While breed researching for my fall chicks, I ran across an interesting breed to consider. This rare breed is often available for purchase from Murray McMurray Hatchery.
These are one of the most beautiful in appearance of any of our rare varieties with their striking black and white markings and slate colored legs. We are told that the word “Lakenvelder” when translated from the Dutch means “a shadow on a sheet”, a particularly descriptive name. They were bred extensively in Germany and Holland as long ago as the early 1800’s, but were not recognized here until the 1930’s.
They are quite small when mature, 3 to 4 Ibs., and very quick and active, foraging widely if allowed to run. The skin is white and the breast unusually plump and round, almost like wild game birds. Hens lay white eggs and are non-setters. Baby chicks are mostly creamy white with a half collar of black on the neck and sprinkling of black on the head and back.
What Broody Means, and What to do When it’s a Problem
Definition of Broody: A hen with strong instincts to hatch eggs, whether or not they are fertile, or even present in the nest. Signs:Your hen won’t leave the nest, appears to not be eating, her feathers are all fluffed up, she’s pale, and lethargic. These are classic signs of the broody hen. First of all she isn’t starving, she is eating and drinking, but it’s low on her list of priorities. She may only eat just enough to survive. The fact that she isn’t sitting on eggs won’t make a difference to her, so don’t assume she’ll just give up in a day or two, she won’t. This behavior could last weeks, and during that time period she will not lay eggs.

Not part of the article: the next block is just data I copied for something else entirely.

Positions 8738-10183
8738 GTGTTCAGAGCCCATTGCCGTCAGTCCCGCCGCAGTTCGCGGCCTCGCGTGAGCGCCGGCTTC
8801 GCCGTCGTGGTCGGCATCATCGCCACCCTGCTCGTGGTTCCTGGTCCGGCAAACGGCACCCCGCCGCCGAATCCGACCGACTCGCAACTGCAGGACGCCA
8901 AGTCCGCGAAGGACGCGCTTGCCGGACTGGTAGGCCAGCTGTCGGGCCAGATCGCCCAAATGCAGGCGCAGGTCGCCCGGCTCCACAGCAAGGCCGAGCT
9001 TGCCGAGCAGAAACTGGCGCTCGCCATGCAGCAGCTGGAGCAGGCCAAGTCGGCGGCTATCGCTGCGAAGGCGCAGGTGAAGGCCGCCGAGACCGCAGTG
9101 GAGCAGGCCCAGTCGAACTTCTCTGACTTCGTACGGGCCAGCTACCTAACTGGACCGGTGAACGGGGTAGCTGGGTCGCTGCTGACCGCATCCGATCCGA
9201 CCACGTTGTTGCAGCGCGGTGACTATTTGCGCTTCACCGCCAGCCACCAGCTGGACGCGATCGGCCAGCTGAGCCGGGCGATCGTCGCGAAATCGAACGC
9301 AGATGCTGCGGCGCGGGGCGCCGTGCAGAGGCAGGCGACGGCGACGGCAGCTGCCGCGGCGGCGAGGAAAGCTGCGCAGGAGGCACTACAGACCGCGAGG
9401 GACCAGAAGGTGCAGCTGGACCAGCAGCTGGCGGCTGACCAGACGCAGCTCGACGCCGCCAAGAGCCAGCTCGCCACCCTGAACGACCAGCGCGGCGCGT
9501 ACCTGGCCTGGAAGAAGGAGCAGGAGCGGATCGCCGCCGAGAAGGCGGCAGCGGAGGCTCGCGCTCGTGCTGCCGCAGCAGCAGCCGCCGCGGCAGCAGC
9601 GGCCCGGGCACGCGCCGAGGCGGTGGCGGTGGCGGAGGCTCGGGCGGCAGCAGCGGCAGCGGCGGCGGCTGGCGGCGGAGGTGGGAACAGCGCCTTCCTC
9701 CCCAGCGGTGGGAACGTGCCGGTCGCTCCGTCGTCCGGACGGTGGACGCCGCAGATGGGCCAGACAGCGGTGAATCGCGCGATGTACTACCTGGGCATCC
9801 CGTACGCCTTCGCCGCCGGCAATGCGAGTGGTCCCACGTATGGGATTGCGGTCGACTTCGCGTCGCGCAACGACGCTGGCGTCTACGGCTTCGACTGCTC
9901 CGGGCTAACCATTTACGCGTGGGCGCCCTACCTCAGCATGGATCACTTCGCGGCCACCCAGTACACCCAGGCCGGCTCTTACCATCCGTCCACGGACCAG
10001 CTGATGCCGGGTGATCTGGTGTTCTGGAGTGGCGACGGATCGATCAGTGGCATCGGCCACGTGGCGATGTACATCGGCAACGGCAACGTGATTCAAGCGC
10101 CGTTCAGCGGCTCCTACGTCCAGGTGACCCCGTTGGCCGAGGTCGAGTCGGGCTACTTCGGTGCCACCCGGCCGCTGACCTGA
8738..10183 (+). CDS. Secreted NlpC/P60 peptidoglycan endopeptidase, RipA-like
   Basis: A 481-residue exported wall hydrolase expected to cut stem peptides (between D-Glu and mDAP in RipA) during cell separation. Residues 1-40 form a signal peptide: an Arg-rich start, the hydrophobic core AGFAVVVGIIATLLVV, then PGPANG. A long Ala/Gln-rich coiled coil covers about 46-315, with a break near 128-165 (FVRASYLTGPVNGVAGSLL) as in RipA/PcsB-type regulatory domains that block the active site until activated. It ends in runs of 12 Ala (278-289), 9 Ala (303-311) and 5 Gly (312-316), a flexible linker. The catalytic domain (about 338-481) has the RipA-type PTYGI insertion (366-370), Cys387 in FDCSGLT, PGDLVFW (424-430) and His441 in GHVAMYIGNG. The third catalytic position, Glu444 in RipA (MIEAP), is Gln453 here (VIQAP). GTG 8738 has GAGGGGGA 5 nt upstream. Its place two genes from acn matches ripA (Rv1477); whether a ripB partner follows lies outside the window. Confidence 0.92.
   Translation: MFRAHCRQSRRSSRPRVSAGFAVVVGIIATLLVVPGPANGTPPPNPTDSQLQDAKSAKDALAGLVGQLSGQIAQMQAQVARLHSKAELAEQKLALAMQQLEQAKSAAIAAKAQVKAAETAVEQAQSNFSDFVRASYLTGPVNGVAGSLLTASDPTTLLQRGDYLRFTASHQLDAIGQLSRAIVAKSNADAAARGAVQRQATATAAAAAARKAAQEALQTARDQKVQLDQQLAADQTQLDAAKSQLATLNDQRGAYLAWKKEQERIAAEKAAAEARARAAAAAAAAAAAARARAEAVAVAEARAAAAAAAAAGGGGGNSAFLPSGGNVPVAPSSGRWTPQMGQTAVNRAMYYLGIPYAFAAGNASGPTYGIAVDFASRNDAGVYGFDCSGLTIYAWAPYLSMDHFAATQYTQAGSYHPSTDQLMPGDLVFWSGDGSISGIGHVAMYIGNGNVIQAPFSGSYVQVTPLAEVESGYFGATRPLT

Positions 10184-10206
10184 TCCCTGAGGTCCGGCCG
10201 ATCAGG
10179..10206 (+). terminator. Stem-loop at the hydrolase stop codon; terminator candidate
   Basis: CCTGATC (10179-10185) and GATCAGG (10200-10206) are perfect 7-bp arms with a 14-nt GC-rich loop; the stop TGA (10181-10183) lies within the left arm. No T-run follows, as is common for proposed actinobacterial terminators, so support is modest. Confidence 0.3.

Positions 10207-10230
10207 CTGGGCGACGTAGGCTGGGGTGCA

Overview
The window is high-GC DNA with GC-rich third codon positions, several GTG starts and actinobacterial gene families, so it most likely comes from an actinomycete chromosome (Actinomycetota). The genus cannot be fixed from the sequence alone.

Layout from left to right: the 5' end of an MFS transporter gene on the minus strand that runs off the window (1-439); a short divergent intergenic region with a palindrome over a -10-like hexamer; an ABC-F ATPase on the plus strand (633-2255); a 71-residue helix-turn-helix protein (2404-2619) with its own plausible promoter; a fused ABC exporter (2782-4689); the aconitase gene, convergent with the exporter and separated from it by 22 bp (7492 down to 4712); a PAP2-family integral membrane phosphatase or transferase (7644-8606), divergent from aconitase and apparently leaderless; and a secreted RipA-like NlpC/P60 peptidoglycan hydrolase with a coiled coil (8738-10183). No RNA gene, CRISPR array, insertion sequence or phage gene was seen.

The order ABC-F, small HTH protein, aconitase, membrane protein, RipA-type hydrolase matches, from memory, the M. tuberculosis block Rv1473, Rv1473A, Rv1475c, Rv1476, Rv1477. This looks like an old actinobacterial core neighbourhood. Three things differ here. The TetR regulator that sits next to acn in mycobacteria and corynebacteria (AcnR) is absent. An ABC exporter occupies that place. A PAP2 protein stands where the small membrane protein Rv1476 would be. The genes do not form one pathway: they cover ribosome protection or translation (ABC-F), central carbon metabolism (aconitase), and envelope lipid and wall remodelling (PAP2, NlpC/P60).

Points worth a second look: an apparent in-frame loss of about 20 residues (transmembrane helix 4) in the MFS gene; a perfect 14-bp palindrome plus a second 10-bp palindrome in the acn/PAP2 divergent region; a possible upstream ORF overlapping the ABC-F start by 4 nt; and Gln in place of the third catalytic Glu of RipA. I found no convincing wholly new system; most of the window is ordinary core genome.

Her behavior can be disrupting as well, she may not allow the other members of the flock near her nest, not only is that opening the door for drama, but the laying cycle of the entire flock can be disturbed.
What to Do
You can sometimes discourage the broody hen by moving her nest box, covering it, or to the less dedicated lady, simply take her from the nest a few times the first day. However, there are some with very strong instincts and you may actually have to change her environment completely by moving her to another place. This will take her mind off sitting on eggs and back to laying them!
Another trick that I use here at the ranch is getting air underneath the hen. The best way to do this might require a few changes to your nest area, but it’s well worth the effort. I don’t like keeping my birds on a wire grate in the nesting place, but I do have have a place with that option for the simple solution of breaking the behavior of the broody hen.
I have a piece of plywood covering the wire grate in their nest area, over that is a gracious amount of grass hay. When the occasional broody hen occupies the nest, I simply remove the plywood, by exposing the wire grate, the hen has air flow under her – which to her, is completely unacceptable.
Note: It’s important to act quickly when addressing the broody hen, the longer you allow it to continue, the longer you will have to wait before she starts laying eggs again.